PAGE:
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100 Inupiats learn to line dance at Anaktuvuk Pass talent show

April 21st 12:26 pm | By Denise Bowman Print this article   Email this article   Create a Shortlink for this article

From the tender age of 5, to a celebrated 76-year-old, more than 100 people from Anaktuvuk Pass poured out onto the school gymnasium floor on April 4 to line dance as an audience-participation portion of Nunamiut school's 2014 talent show.

As an Anaktuvuk Pass elementary teacher, I was excited to have organized this year's talent show, which in recent memory of fellow staff is the first one.

Students from pre-school to 12th grade took part in the extravaganza to one extent or another, offering everything from an entertaining mime act by 6th-grade student Josh Mekiana-Morry and reading and language arts teacher Elizabeth Dillman, to an adorable kindergarten/first grade puppet show, done to the tune of the '60s song, "Rock Around the Clock".

Later, high school English/language arts teacher Colby Root's performance as "Fiddler on the Stage" begged an encore performance that brought would-be river dancers back onto the dance floor. Likewise, an excellent karate performance led by high school math teacher Lee Karasiewicz, along with elementary students Jeremiah Ticket and Calvin Fry, offered a stunning performance to the tune of "Flight of the Bumblebee" and "Eye of the Tiger".

"I'm still trying to fill the shoes of my childhood role models and it makes me feel alive," said high school math teacher Karasiewicz, when asked about his karate performance with the elementary students.

Finally, a delightful act was reenacted by the combined third- through sixth-grade classes, as students posed as orphans and sung and acted to the famous musical production of "Annie" "It's a Hard Knock Life".

For my own part, my husband Tim and I acted out a skit to "There's a Hole in the Bucket", with my unsuccessful attempt to convince him to fetch some water.

Other performances were no less entertaining, as school principal Pat Manning and his wife Paulene, lit up the stage and brought down the house with their eye catching rendition of the song, "Baby It's Cold Outside".

The pair dazzled the audience of school patrons and local villagers alike, with a charming performance that cascaded from a lovable tug of war into a dance, a dip, and a single kiss; bringing thunderous applause from the crowd.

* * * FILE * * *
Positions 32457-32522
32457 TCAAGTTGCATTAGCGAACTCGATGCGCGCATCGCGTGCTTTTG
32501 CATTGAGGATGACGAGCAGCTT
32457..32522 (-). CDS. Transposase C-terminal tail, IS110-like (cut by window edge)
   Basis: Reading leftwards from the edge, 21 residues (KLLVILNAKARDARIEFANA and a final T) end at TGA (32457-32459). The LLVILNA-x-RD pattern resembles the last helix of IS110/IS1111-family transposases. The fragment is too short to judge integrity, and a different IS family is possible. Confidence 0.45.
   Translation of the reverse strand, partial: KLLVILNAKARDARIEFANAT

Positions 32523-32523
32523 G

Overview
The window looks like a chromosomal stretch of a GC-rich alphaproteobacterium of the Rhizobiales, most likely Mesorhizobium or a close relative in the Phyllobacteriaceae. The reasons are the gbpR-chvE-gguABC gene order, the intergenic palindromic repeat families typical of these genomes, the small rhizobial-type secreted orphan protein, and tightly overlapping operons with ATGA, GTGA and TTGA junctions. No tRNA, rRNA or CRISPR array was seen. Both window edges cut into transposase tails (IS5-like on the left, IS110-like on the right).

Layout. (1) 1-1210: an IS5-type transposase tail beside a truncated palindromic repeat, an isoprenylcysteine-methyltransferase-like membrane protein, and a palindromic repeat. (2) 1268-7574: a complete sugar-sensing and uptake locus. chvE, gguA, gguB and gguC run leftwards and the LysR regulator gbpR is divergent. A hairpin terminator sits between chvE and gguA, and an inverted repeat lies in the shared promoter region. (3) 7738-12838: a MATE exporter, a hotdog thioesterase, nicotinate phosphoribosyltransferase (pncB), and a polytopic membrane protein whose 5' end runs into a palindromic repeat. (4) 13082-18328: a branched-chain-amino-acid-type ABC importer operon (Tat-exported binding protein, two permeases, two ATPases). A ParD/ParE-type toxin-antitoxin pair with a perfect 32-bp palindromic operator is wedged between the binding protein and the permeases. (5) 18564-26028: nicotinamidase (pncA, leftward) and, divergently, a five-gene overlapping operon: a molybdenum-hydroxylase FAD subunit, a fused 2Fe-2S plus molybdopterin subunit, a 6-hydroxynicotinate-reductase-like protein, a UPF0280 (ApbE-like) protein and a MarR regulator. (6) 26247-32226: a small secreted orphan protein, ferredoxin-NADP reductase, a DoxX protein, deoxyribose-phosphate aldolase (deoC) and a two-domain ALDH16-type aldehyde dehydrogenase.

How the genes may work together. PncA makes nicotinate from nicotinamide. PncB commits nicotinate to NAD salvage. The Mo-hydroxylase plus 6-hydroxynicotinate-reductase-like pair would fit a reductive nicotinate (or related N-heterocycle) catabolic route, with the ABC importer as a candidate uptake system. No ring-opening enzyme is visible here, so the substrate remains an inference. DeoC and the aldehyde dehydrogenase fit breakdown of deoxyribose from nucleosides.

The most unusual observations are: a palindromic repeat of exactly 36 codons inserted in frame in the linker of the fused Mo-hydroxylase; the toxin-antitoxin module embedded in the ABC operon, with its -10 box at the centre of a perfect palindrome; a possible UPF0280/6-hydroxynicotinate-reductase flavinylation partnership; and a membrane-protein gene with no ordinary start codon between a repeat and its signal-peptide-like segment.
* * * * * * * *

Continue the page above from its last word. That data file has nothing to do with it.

The couple's performance was one of many that followed the program's theme, "There's Music in the Air," as one performance after another captivated the crowd, tugged at their heart strings, and brought them to their feet and back onto the floor to dance to The Electric Slide.

"It was so fun to see everyone come together and enjoy each other's talent under Denise and Tim Bowman's direction and production. You could tell that each individual act was carefully planned and prepared for. But one of my favorites was when the audience joined in dancing 'The Electric Slide'. We saw kids from ages 2 to 76 sliding and smiling. I think our elders really enjoyed being invited to join in and "slide" a bit too. It was really a special night," noted Paulene Manning, Special Education teacher at Nunamiut.

One of the evening's other highlights came when school staff member Violet Kakinya dawned the full suit of a smartly dressed wolf (the school logo), to lure the audience back onto the dance floor, as she danced to the tune, "Gonna Make You Sweat". And sweat they did, as nearly all in attendance formed a human "wolf" chain to follow after the brightly clad damsel, as she led them around the floor dancing to the upbeat tune.

"It was plain to see that a lot of time and a great deal of work went into making this happen for the school and community," insisted Inge-Lise Jensen, retired teacher and village resident.

Denise Bowman is a teacher at Nunamiut School in AKP. She has taught on the North Slope over the past four years and has coordinated and directed numerous school talent shows here on the Slope.

 

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